Google Is Quietly Recording You. Here's How To Hear The Audio

By | 3:09 AM Leave a Comment

Here's the thing about Google: The company is really, really good at collecting information.

After all, that's their business. Google collects, stores, and analyzes data; ultimately, every single one of their products does something with information organization.
Perhaps that's why we're not shocked by the revelation that Google stores voice recordings for Android smartphone users. However, many Android users are unaware that they're making these recordings—and they're a bit disturbed.
If you've got an Android smartphone, you know that the operating system has an "Okay, Google" feature. Say, "Okay, Google," and the phone will start listening; if you tell it to search for landmarks in your area, it will analyze your voice, then pull up a relevant list of landmarks on Google Maps. Tell it to play a song by a certain artist, and it'll oblige. Ask it to transcribe a text message for your friends, and it'll get to work.
It's an extremely useful feature, similar to Apple's Siri. However, in order to work, it needs to transfer audio to Google's servers for processing. The disturbing part? It stays there.
You can click here to see your account's recorded audio. Click on the three dots next to any "voice and audio" listing to delete the data, or if you're feeling adventurous, click the "Play" button to hear your own slightly distorted voice. The distortion, we presume, is to help the computers figure out what you're saying.
Google's Activity Controls page notes that by storing audio recordings, the software can become more accurate. You can use the Activity Controls (linked from that page up there) to turn off the audio recording option; however, Google's support page has this to say:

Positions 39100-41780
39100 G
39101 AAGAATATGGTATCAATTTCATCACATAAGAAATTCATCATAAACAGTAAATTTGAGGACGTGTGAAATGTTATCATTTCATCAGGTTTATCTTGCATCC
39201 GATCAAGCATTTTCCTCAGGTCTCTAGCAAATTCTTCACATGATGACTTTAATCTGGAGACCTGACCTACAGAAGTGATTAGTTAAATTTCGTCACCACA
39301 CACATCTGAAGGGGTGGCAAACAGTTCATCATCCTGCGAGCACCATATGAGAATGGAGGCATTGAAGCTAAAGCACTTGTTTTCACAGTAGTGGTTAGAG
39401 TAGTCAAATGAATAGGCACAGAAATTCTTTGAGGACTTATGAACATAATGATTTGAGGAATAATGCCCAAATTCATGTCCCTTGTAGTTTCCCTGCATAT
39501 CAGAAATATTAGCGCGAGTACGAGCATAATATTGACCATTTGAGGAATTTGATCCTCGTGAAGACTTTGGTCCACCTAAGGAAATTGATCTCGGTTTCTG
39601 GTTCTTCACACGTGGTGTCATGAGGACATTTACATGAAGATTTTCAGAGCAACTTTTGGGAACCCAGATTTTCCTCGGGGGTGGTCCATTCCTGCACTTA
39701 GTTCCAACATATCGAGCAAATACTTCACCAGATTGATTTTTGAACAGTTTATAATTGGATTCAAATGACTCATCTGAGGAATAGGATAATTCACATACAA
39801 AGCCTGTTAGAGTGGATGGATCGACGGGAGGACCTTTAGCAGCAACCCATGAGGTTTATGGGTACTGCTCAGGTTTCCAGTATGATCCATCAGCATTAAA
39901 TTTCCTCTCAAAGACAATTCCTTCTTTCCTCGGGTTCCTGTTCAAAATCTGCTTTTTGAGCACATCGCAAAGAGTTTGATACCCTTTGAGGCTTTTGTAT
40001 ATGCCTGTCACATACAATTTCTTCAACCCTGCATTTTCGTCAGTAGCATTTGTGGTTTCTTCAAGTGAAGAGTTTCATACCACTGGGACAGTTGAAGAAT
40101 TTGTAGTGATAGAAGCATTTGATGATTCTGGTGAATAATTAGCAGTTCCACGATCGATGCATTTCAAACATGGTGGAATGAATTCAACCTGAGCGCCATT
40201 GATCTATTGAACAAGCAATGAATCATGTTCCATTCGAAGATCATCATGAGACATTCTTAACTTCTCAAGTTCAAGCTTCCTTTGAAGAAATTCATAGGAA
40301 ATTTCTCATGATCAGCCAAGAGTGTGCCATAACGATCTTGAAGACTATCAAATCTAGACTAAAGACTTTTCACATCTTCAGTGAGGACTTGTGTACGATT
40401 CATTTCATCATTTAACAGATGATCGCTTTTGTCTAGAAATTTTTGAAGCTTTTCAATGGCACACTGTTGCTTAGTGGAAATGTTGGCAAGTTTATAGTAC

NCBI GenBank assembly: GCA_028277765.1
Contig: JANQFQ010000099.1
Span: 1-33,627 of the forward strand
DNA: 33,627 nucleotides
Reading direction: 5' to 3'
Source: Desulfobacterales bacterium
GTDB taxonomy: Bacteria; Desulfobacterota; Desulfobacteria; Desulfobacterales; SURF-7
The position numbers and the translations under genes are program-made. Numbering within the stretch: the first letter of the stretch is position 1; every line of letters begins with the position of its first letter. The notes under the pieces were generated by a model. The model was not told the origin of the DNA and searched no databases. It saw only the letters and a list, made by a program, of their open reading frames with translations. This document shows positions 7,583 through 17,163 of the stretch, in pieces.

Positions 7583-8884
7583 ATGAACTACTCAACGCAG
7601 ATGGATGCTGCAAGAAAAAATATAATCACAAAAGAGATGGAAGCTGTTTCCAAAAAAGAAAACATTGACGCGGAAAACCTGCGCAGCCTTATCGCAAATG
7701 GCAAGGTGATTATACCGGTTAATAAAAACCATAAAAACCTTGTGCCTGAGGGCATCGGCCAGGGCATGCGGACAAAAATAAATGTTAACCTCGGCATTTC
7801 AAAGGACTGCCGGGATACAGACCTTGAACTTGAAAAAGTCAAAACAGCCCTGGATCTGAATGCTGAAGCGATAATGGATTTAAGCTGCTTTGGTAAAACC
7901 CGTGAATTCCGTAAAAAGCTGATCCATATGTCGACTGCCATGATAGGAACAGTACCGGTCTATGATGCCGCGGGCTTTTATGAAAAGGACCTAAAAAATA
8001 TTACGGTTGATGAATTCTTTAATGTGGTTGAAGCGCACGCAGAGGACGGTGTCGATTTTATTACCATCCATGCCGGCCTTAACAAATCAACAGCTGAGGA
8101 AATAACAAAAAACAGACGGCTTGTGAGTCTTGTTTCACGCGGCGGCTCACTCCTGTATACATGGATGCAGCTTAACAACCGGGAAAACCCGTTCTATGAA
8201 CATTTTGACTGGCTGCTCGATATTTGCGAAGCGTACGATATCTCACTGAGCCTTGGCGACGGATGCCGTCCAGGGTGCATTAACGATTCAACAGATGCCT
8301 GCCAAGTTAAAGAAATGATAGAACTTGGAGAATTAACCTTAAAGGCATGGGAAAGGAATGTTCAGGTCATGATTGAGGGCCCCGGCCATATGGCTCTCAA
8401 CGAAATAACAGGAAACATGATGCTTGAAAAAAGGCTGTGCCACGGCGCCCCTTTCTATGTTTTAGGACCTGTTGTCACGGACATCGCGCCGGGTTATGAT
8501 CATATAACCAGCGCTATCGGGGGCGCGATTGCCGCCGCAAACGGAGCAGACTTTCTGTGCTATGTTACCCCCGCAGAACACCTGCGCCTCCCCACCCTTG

"When Voice & Audio Activity is off, voice inputs won't be saved to your Google Account, even if you're signed in. Instead, they may only be saved using anonymous identifiers."
That certainly sounds like the service continues to save your audio recordings when you turn the feature off. Creepy, right?

If that creeps you out, well, there's a much creepier secret hiding in your user history.

Check out the Google Location timeline and prepare to be seriously disturbed. You can find the page here.
This is a complete location profile of every place you've ever been (provided that you had your smartphone with you at the time). Google says that it's only accessible to you, but it's still pretty overwhelming; the site knows where your home is, where you work, and every place you've been on vacation.
Logically, we knew that this information was in Google's servers, and actually, the business is being pretty transparent by posting all of the data online for easy access. Google users can delete their stored information and stop their Android devices from tracking their data, all through the same Activity page.
Of course, if you do that, your phone will become less accurate when you use it to plan travel routes or find local businesses. Still, some would argue that this is a small price to pay for privacy.